While Shakespeare’s name is widely recognized, few outside of Spanish-speaking countries or the world of academic Hispanism are familiar with his Spanish near-contemporaries Lope de Vega, Tirso de Molina, and Pedro Calderón de la Barca. Yet many dimensions of Shakespeare’s plays (lovers’ struggles, mistaken identities, complex plots, witty servants, but also isolation, death, social and moral downfalls) appear also in Spain’s theatrical Golden Age, the sixteenth and seventeenth centuries, which includes plays as compelling and rich as those by the British playwright. 90 Monologues from Classical Spanish Theatre features excerpts of plays written by both Spain’s best-known classical playwrights, and less familiar writers such as Guillén de Castro and Juan Ruiz de Alarcón, as well as the protofeminist nun and intellectual from New Spain (modern-day Mexico), Sor Juana Inés de la Cruz.

 

The book of monologues, forthcoming from Juan de la Cuesta in summer 2018, is part of Diversifying the Classics, a multi-pronged initiative directed by Barbara Fuchs at UCLA that aims at fostering awareness and appreciation of Hispanic classical theater among actors, students, academics, and theatregoers alike. The primary aim of this bilingual facing-page anthology is to offer material for actors who are interested in expanding beyond the traditional Shakespearean corpus, while also opening the doors to an immensely rich and relatively unexplored body of work.

 

The anthology includes a variety of excerpts ranging from comic to tragic, and featuring a number of different characters: kings and peasants, adolescents and elders, fathers, lovers, and buffoons. 90 Monologues from Classical Spanish Theatre also offers many monologues written for and about women, as they address issues that are as personal as they are universal—love, marriage, self-respect, jealousy, and intellectual equality among others. While in Elizabethan and Jacobean England female roles were played by boys or young men, in Golden Age Spain those roles were played by women, which impacted the plays and monologues written for them. Famous examples include the speech by Laurencia, the young peasant heroine of Lope de Vega’s Fuente Ovejuna, who vividly describes her kidnapping and berates the village men for their cowardice, and one by Hipólita, the young protagonist of Guillén de Castro’s The Force of Habit, who says goodbye to her sword after living as a man for twenty years.

 

Golden Age playwrights created immortal characters whose lives and psychologies resonate far beyond their time and to the present day. Their monologues are malleable and versatile, while the translations, though faithful to the original, steer clear of anachronisms and reflect the lightness of spoken English, bringing the characters and themes home for modern-day actors and audiences. 90 Monologues from Classical Spanish Theatre will provide today’s actors, students, and theatergoers with a compelling reason to look beyond Shakespeare as they explore the work of extraordinary Hispanic playwrights who have been in the shadows for far too long.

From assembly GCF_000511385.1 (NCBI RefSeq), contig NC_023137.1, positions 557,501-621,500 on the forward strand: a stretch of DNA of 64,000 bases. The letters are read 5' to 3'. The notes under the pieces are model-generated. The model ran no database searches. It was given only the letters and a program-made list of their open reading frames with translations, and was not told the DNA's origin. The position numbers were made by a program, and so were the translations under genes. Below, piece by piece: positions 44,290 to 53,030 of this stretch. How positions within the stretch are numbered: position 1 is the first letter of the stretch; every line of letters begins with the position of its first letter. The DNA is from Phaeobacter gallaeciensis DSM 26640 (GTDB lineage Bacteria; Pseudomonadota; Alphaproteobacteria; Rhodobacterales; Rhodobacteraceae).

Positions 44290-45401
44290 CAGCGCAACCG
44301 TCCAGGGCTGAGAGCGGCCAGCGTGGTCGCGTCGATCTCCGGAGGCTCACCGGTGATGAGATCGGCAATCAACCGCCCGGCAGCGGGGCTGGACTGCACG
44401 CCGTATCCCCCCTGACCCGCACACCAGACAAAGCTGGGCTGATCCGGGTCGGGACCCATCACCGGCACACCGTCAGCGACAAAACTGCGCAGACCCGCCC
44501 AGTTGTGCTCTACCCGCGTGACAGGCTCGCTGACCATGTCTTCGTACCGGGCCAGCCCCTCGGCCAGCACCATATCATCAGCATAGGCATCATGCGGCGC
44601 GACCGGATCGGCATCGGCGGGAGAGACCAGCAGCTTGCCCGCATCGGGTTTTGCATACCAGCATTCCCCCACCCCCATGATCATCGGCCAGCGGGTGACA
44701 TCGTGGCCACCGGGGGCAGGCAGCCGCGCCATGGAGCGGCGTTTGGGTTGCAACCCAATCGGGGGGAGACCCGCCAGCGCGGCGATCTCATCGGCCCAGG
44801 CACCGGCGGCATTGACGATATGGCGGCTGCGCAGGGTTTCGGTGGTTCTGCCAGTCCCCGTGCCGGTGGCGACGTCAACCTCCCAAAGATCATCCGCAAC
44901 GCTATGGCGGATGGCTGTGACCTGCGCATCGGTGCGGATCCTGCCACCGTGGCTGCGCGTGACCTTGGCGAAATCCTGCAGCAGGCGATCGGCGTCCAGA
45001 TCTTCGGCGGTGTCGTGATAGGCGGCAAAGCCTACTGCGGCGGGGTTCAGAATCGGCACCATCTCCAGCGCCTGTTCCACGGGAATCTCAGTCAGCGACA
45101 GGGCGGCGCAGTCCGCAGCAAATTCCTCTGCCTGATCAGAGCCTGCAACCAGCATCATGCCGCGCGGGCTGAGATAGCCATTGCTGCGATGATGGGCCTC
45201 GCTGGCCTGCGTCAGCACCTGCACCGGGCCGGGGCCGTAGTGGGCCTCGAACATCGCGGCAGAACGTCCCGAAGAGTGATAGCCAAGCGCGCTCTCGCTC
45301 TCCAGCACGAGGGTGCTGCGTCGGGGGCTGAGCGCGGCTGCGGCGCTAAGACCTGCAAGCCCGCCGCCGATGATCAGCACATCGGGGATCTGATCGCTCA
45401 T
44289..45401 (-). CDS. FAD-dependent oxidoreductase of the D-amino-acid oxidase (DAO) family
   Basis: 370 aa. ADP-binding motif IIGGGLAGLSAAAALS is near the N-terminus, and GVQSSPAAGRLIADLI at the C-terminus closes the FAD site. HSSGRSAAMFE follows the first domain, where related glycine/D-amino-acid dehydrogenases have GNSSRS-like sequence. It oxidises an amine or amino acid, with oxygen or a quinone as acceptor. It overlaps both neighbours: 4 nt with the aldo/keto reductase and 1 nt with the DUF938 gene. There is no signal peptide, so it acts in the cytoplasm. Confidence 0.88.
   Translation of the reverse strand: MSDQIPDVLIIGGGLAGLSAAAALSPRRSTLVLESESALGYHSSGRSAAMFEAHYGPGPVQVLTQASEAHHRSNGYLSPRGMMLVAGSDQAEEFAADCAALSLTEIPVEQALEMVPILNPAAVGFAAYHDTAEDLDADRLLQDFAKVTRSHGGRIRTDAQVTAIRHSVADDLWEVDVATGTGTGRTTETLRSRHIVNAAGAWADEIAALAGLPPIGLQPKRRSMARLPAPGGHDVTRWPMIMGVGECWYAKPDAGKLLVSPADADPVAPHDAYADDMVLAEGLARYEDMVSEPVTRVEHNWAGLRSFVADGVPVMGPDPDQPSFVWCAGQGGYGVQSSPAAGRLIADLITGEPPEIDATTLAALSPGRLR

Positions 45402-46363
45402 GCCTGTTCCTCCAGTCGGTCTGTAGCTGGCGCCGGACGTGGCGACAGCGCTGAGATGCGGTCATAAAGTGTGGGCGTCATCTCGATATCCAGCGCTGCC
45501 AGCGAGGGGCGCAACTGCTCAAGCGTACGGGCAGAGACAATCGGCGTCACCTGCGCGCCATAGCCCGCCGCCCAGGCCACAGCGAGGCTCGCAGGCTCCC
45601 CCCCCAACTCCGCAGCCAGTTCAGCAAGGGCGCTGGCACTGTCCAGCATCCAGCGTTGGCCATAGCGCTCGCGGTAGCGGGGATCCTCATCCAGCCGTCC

Jennifer L. Monti

Collaboration between UCLA and UC-Riverside

On April 24, Erith Jaffe-Berg, Professor and Chair of UC-Riverside’s Department of Theatre, Film, and Digital Production, and the Latino/a Play Project, a talented group of undergraduate actors and directors, hosted us in Riverside. We were treated to fabulous performances of scenes and monologues from Hispanic classical theater. Given the students’ excitement about the comedia, we encouraged them to explore the tradition further as they develop the personal repertoires they will carry with them as the next generation of theater practitioners.

 

Our visit was about celebrating the enthusiasm of scholars and actors for early modern Spanish theater and laying the foundation for future collaborations. As UC-Riverside’s LPP explores the classical corpus for future projects, we will look forward to helping them select a play that tackles the social and political issues they want to put on stage. We also look forward to possible collaborations to bring the comedia to Riverside schools.

 

We are thrilled to be working with Professor Jaffe-Berg and her students, and we congratulate them for the important work they do to promote Latino/a theater!